There is a tirade of media people criticizing the content of Slumdog, as it glorifies the poverty in India. But is this not true? Are there no people who are living in India, with exactly the conditions or even worse that are shown in the movie? Just visit to a nearby slum, and see for yourself. So what is so wrong in depicting what is actually present there? Its not as if all of India lives above poverty line and the movie is falsely depicting the people living in poverty. It is no fiction.

Have no films been made in India which depict the poor? If that had been the case, one might have agreed to the criticisms. But then this theme is not at all alien to Indian cinema, a poor protagonist is a goringly boring theme, is it not? What hurts us is the fact that some firang and not a desi has done this. Shame. Shame. Shame.

Of all the actors that are criticizing the movie, including Amitabh, Preity Zinta and Shilpa Shetty amongst others, would they have dared the same if they thenselves had acted in that movie. Do they ever dare to criticize the movies that they work in? I can smell something burning. Given a chance most of them would have jump at offers from overseas, and it would be considered prestigious for them too, then why this farce?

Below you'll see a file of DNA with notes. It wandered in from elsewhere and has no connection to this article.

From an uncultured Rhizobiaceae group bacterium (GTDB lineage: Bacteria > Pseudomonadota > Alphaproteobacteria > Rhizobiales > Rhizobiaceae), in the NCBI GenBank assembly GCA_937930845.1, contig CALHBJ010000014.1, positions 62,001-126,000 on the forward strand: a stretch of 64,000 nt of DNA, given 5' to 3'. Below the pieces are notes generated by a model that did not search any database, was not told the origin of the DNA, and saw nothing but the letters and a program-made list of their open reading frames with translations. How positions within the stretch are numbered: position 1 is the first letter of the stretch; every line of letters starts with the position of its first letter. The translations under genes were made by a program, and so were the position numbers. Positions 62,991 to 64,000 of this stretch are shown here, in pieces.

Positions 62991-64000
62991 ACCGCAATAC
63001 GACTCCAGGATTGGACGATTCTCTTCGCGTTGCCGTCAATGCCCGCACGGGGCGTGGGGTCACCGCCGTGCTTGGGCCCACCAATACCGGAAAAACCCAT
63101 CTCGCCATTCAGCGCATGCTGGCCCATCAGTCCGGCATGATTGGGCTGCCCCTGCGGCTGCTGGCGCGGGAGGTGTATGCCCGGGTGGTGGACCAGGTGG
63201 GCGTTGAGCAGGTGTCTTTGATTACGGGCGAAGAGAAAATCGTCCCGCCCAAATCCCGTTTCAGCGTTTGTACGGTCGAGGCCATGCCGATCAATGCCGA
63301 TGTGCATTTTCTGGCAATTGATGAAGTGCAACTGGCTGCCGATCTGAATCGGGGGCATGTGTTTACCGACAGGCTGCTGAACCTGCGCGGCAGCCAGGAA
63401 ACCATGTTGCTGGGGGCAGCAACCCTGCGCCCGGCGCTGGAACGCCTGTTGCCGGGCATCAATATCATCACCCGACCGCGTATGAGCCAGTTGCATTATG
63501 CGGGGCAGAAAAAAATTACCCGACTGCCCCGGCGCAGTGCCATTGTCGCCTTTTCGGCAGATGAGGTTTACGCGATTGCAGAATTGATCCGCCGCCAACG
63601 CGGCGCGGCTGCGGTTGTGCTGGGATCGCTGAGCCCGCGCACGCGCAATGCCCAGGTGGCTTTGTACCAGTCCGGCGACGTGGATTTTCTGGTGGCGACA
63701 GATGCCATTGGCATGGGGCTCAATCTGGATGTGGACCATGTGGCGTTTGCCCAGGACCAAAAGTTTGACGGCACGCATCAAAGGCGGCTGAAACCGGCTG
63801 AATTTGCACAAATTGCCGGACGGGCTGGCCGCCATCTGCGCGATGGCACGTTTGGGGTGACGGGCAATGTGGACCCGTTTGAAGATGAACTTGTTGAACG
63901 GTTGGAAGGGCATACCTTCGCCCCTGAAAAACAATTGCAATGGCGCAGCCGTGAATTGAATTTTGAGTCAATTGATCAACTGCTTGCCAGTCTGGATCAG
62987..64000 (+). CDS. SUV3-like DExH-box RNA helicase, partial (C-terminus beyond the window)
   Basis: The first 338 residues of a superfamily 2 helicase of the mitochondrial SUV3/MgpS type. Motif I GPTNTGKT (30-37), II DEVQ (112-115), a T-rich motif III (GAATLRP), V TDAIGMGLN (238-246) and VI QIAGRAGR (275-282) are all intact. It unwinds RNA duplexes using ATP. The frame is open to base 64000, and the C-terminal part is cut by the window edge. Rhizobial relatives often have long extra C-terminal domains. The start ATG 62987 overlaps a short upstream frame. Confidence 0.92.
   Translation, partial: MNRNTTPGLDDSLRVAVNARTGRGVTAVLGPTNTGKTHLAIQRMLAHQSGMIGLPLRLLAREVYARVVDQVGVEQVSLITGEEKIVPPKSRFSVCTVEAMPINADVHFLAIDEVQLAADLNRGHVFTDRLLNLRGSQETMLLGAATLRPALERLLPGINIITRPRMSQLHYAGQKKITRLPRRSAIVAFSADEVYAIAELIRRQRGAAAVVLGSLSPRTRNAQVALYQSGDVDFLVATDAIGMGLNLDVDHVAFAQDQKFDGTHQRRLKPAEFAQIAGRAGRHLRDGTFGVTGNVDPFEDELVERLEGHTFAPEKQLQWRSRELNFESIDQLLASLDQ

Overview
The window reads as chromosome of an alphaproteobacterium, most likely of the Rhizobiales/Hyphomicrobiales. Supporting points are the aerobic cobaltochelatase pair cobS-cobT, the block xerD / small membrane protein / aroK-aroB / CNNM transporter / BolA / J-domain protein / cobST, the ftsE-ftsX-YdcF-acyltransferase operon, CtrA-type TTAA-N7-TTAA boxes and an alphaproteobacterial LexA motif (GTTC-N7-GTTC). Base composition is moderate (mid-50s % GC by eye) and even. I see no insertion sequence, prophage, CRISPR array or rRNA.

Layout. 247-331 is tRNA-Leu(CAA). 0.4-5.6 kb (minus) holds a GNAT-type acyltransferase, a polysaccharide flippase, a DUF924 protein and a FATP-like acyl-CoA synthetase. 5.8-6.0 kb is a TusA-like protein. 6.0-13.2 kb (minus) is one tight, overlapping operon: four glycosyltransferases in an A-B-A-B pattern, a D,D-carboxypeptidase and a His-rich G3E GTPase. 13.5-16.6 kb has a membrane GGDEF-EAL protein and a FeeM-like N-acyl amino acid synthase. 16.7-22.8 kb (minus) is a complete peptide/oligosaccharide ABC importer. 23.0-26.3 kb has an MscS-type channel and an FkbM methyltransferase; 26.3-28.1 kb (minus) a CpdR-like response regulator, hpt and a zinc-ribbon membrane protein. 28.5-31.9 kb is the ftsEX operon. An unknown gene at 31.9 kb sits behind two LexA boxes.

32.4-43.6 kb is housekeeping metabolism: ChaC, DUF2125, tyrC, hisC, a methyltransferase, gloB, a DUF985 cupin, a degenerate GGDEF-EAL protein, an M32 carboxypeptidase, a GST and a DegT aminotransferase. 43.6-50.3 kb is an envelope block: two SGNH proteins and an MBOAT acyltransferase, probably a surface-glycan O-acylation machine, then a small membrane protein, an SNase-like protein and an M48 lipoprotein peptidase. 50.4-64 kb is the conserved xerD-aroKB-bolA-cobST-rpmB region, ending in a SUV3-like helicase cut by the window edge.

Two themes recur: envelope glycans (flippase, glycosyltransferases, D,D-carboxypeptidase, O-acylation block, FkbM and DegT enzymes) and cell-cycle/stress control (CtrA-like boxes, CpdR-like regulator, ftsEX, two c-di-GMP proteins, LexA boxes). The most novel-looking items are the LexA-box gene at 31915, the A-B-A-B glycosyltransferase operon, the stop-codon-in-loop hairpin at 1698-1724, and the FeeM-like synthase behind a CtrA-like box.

As for Rahman, yes I know he has done much better work elsewhere. But, then, good music also needs other good things in the movie to make an impact. Personally if you ask me Dil Se is one of the best works he has done.

Cinematography wise the film is brilliant. Period. Though while watching the movie, sometimes I felt faint traces of the Cidade de Deus [The City of God] running among the sequences and camera shots.

Also lets not forget another thing, that there is no point in comparing the movie with the movies which were made before and won the awards. The movie needs to be compared with the movies that it was competing with now, not with all the great movies that were produced world over before. How many times does it happen that a movie certainly deserving an oscar, did not get one. When there is more than one movie which is good, certainly there are hits and misses. Definitely we have much better movies made before Slumdog M, but then it did not compete with them before the award. So we have to compare Slumdog M with the movies that it was competing with now, not all of the movies made before it. And maybe it was the best of the lot, for this year.